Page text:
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Jurors in the Jerry Sandusky trial heard a recording Tuesday of a state investigator telling a possible victim that other boys had come forward to accuse the former Penn State coach of oral sex and rape.
In an attempt to recover from what the Washington Post called a "halting" start to the defense’s case Monday, Sandusky attorney Joe Amendola used the tape to question the now-retired investigator, suggesting he planted damning details into the minds of eight accusers who testified last week. "You have been repeating word for word pretty much what a lot of people have already told us," the investigator told the accuser on the tape, according to the Post. "We need you to tell us that this happened." The trooper said his questions were standard practice for reluctant victims of sexual abuse.
Amendola also called the private attorney hired by the accuser in question, dubbed "Victim No. 4" in the prosecution complaint, and continued to push a theory that the accusers were motivated by a potential civil suit down the line. The accuser's attorney denied there had been discussion of such a case but said a guilty verdict could change that.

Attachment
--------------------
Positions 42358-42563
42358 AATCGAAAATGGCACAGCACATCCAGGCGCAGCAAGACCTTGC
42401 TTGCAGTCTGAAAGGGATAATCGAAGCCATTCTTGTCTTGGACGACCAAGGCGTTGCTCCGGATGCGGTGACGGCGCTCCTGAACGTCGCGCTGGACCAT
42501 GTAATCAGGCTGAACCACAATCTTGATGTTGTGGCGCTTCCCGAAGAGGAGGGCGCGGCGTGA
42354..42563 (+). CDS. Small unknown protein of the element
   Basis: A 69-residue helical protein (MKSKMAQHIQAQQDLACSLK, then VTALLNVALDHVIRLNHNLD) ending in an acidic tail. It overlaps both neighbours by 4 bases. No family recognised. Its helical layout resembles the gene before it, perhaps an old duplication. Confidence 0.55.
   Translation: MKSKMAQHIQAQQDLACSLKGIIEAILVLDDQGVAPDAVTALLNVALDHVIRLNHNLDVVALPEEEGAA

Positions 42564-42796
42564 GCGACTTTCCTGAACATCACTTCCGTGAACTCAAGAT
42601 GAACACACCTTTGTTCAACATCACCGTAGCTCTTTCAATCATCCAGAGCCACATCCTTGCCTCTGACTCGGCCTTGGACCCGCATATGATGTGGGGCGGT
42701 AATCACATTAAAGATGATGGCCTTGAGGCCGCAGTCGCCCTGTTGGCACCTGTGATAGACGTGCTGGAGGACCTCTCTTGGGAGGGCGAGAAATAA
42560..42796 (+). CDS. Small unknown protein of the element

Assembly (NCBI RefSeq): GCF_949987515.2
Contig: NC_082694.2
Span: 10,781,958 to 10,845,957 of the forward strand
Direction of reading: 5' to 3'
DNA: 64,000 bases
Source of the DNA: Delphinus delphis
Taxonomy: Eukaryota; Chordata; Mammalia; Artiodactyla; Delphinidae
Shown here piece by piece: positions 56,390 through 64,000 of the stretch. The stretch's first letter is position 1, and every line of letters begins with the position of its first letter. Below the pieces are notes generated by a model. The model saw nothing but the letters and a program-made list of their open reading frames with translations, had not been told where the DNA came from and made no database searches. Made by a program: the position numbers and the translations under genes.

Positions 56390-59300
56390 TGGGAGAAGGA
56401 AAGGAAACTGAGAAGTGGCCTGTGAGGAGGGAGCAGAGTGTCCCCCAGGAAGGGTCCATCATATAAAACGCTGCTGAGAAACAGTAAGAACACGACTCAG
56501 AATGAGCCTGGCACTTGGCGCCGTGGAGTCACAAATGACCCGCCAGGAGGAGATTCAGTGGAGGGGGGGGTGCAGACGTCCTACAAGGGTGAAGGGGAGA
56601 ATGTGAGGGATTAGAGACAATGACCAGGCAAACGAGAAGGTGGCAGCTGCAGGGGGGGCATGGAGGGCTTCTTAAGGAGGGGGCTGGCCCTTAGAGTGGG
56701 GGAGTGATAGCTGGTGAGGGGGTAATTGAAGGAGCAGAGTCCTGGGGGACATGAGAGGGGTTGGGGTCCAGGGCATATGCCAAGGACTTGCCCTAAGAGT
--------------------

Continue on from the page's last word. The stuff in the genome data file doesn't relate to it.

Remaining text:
In another recent revelation that may affect the case, prosecutors requested full audio of an interview Sandusky gave to NBC News last year. In previously unaired portions published on msnbc.com, Sandusky gave a murky answer to a question about the alleged abuse:
Bob Costas: So it's entirely possible that you could've helped young boy A in some way that was not objectionable while horribly taking advantage of young boy B, C, D and E. Isn't that possible?
Sandusky: You might think that. I don't know. In terms of -- my relationship with so many, many young people. I would -- I would guess that there are many young people who would come forward. Many more young people who would come forward and say that my methods and -- and what I had done for them made a very positive impact on their life. And I didn't go around seeking out every young person for sexual needs that I've helped. There are many that I didn't have -- I hardly had any contact with who I have helped in many, many ways.
Though Amendola told the jury last week that it would hear from Sandusky in the 51-count case against him, he told reporters Tuesday to "stay tuned" to see if Sandusky would take the stand, CNN reports.